I recently had an opportunity to listen to a presentation by Laura Tamblyn Watts, senior fellow and staff lawyer at the Canadian Centre for Elder Law, which was about understanding financial abuse in older clients. During her presentation, she made some very good points to keep in mind when trying to determine if an older adult is being taken advantage of.
By definition, elder abuse is a single or repeated act, or lack of appropriate action, occurring within any relationship where there is an expectation of trust, which causes harm or distress to an older person. However, the Centre for Research & Education on Violence Against Women and Children has recently developed a plain language definition of senior abuse, which is noted as:
“The older adults are unable to freely make choices because they are afraid of being hurt, humiliated, left alone or of the relationship ending. Abuse is different from situations where two people are in conflict with each other. These people may do things to hurt each other, and fights can escalate to violence. However, both people have power in the relationship …. It is abuse when one person uses their power or influence to take advantage of, or to control, the older adult.”
Elder abuse is an action or inaction by an individual or system that results in harm to an older person. Ms. Tamblyn Watts reminded us that the reason why older adults are at a high risk of abuse is because they are unable to call for help, they are dependent on others to provide them with help, many strangers who are providing the older adult with help have access to their homes, and, often times, the older adult is not believed when they try to talk about the abuse.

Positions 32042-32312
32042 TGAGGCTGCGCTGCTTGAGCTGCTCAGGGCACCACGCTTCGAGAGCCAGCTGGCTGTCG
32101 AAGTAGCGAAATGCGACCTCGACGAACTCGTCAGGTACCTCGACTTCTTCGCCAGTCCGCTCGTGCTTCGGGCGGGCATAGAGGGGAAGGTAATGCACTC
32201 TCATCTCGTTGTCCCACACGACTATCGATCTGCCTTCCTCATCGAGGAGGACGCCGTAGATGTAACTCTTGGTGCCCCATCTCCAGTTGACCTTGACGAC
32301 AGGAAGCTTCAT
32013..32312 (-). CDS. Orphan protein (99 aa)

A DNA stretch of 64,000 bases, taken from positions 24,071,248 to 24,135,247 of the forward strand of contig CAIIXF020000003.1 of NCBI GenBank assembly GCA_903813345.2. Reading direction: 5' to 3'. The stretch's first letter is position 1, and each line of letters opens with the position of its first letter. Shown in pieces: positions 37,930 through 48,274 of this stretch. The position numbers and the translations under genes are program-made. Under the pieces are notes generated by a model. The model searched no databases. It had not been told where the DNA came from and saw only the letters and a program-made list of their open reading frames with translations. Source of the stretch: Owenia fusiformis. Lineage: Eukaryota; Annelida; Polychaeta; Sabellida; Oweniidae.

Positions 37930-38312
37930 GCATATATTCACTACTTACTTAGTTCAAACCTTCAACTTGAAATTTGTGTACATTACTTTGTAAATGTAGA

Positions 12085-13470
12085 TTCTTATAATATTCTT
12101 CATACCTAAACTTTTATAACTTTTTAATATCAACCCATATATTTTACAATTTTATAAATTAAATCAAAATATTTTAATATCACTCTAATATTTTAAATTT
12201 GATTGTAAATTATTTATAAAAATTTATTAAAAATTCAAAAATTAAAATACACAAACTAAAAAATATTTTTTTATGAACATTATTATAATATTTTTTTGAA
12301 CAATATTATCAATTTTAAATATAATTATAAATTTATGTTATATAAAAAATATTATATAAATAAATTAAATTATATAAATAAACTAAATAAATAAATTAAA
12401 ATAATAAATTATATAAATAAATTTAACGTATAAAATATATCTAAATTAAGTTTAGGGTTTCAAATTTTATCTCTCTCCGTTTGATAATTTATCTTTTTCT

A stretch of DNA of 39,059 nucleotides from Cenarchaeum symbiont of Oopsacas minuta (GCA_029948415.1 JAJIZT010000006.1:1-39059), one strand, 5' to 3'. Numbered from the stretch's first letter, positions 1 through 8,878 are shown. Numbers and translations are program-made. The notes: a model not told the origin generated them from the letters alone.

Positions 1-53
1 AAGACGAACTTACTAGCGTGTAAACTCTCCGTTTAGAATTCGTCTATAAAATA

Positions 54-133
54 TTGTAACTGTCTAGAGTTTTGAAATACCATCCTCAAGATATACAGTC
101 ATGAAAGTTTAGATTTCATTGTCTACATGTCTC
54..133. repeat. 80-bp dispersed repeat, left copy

When an older adult is being financially abused, these situations can occur through:
- Monetary gifts that are involuntary;
- Misuse of a credit card or a bank card by a friend or family member who had been given access to the PIN number in order to assist the older person with specific activities;
- Misuse of funds in a joint bank account that was created to allow another person to assist the senior with financial transactions;
- Cashing in investments without permission;
- Private care arrangements whereby a senior transfers title of property in exchange of anticipated care that is not provided;
- Forcing a senior to sign over their home or vehicle; or
- Predatory marriages.
Some indicators of financial abuse are:
- Unpaid bills or no money for basic necessities;
- Absence of aid or medications;
- Sudden appearance of previously uninvolved relatives;
- Forged signatures, or powers of attorney granted under unusual circumstances
- Adult complaining of not knowing where money or their assets have gone;
- Abrupt changes in their Will or their bank accounts; or
- A family member or representative refusing to spend money on the adult’s behalf.
If you suspect that an older adult is being financially abused, then contact our Wills and Estates Group for more information.